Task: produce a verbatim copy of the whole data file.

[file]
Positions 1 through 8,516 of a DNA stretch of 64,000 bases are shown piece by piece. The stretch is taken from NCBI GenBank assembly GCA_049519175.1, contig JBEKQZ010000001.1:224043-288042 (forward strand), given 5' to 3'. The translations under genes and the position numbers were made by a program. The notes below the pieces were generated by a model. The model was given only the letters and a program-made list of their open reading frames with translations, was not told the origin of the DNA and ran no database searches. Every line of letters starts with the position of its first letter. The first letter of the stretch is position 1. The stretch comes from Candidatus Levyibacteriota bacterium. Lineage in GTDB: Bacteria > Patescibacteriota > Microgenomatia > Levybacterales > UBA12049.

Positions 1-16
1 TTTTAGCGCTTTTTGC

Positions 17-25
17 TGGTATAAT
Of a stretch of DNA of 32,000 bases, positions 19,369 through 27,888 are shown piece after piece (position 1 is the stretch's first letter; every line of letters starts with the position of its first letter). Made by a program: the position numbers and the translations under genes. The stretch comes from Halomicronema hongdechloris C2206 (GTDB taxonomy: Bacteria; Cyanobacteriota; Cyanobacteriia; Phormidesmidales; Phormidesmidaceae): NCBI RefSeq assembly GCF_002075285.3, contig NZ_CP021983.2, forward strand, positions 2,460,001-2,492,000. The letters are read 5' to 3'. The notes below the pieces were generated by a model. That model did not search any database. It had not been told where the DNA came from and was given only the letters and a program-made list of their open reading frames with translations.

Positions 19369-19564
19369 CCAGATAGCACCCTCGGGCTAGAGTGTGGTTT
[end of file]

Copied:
Positions 1 through 8,516 of a DNA stretch of 64,000 bases are shown piece by piece. The stretch is taken from NCBI GenBank assembly GCA_049519175.1, contig JBEKQZ010000001.1:224043-288042 (forward strand), given 5' to 3'. The translations under genes and the position numbers were made by a program. The notes below the pieces were generated by a model. The model was given only the letters and a program-made list of their open reading frames with translations, was not told the origin of the DNA and ran no database searches. Every line of letters starts with the position of its first letter. The first letter of the stretch is position 1. The stretch comes from Candidatus Levyibacteriota bacterium. Lineage in GTDB: Bacteria > Patescibacteriota > Microgenomatia > Levybacterales > UBA12049.

Positions 1-16
1 TTTTAGCGCTTTTTGC

Positions 17-25
17 TGGTATAAT
Of a stretch of DNA of 32,000 bases, positions 19,369 through 27,888 are shown piece after piece (position 1 is the stretch's first letter; every line of letters starts with the position of its first letter). Made by a program: the position numbers and the translations under genes. The stretch comes from Halomicronema hongdechloris C2206 (GTDB taxonomy: Bacteria; Cyanobacteriota; Cyanobacteriia; Phormidesmidales; Phormidesmidaceae): NCBI RefSeq assembly GCF_002075285.3, contig NZ_CP021983.2, forward strand, positions 2,460,001-2,492,000. The letters are read 5' to 3'. The notes below the pieces were generated by a model. That model did not search any database. It had not been told where the DNA came from and was given only the letters and a program-made list of their open reading frames with translations.

Positions 19369-19564
19369 CCAGATAGCACCCTCGGGCTAGAGTGTGGTTT